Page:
The Greater Baltimore Committee on May 18 named Baltimore native and Poly graduate Willard Hackerman, president and CEO of Whiting-Turner the recipient of the GBC’s 2010 Regional Visionary Award.
GBC president and CEO Donald C. Fry and GBC Chair Charles Monk presented the award to Hackerman, during the GBC’s 2010 annual meeting at the Hyatt Regency Baltimore. The GBC confers the awards upon individuals who, during their careers “have recognized the importance of strengthening and unifying the Baltimore metropolitan region,” said Fry.
“While his business accomplishments are widely known and celebrated, his extraordinary philanthropy is legendary,” said Fry. “His giving has substantially benefited the Baltimore region and Maryland.”
When Hackerman started working at Whiting-Turner in 1938, fresh out of Johns Hopkins with a degree in civil engineering, he was the company’s third employee and the firm had one project – building a drawbridge in Cambridge. More than seven decades later, he remains the driving force in a company that has grown into one of the nation’s largest contracting firms with 29 U.S. offices and a portfolio ranging from high-profile shopping malls to high-tech clean rooms, as well as prominent national landmarks.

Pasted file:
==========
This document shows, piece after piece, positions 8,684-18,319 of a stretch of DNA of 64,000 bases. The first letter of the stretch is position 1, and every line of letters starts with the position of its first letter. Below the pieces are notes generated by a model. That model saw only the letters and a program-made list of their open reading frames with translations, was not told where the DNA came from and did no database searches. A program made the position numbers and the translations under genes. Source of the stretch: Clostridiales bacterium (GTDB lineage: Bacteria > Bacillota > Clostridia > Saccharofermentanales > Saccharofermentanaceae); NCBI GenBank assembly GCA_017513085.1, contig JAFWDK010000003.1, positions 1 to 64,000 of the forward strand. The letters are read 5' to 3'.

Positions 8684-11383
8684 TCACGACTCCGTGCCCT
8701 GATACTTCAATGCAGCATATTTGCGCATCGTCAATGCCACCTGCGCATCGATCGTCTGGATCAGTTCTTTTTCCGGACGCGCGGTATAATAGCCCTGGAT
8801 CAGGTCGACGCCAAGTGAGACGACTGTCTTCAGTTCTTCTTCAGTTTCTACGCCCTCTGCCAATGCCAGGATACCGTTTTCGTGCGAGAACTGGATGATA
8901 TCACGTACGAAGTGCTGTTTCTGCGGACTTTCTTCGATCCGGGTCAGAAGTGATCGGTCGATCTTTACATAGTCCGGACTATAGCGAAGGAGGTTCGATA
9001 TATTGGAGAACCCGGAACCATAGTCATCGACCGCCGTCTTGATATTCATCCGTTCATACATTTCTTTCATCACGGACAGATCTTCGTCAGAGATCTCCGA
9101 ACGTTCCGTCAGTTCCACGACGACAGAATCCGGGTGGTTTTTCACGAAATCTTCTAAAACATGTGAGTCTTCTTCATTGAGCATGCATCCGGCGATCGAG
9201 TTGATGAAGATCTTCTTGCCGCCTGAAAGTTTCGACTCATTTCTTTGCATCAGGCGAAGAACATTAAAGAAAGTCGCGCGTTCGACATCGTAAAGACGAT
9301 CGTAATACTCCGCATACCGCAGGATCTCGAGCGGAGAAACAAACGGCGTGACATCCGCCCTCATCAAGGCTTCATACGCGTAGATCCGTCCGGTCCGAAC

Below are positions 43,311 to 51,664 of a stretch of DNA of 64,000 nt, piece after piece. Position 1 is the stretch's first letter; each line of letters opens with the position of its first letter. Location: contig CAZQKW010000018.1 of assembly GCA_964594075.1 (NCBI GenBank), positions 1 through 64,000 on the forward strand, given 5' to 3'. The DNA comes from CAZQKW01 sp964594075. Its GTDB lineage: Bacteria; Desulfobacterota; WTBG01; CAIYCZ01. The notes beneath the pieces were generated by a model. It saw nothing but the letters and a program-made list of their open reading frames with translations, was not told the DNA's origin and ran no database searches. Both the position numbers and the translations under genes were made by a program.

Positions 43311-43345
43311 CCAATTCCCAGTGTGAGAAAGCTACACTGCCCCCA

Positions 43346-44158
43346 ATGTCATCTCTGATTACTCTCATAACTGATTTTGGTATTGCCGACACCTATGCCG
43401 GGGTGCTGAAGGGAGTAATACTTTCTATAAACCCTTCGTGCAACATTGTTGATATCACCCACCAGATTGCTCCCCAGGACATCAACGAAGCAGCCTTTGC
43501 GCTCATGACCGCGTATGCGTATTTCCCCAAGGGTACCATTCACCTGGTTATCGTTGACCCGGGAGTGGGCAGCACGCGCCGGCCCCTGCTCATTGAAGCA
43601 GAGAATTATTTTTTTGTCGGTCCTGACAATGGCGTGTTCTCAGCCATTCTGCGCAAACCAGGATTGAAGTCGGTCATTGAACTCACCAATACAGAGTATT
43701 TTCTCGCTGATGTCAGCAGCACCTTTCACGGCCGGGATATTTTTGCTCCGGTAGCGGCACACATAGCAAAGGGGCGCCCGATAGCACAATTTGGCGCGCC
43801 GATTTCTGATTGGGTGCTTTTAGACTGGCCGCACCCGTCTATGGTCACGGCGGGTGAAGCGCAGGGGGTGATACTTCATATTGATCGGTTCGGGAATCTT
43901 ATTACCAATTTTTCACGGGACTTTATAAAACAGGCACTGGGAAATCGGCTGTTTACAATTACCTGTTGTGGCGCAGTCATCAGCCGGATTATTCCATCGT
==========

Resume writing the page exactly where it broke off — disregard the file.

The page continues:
“Hackerman’s vision for his home town, his region and his state – centers around sciences, education opportunities and enhancing quality of life,” said Fry. “He has contributed millions to his alma mater, Johns Hopkins and to the broadest imaginable range of Maryland institutions, including universities, school systems, museums, orchestras, and hospitals. Just last year, he was instrumental in the commissioning of a statue recognizing the work of former Mayor William Donald Schaefer in Baltimore’s Inner Harbor.”
The GBC has presented Regional Visionary Awards since 1997. Past winners have included the late Clarence Blount and Howard “Pete” Rawlings, Robert C. Embry, Jr., Walter Sondheim, Casper R. Taylor, Jr., David Ramsay, the region’s county executives, Chip Mason, George Roche, Governor Martin O’Malley, and Lt. Governor Anthony Brown.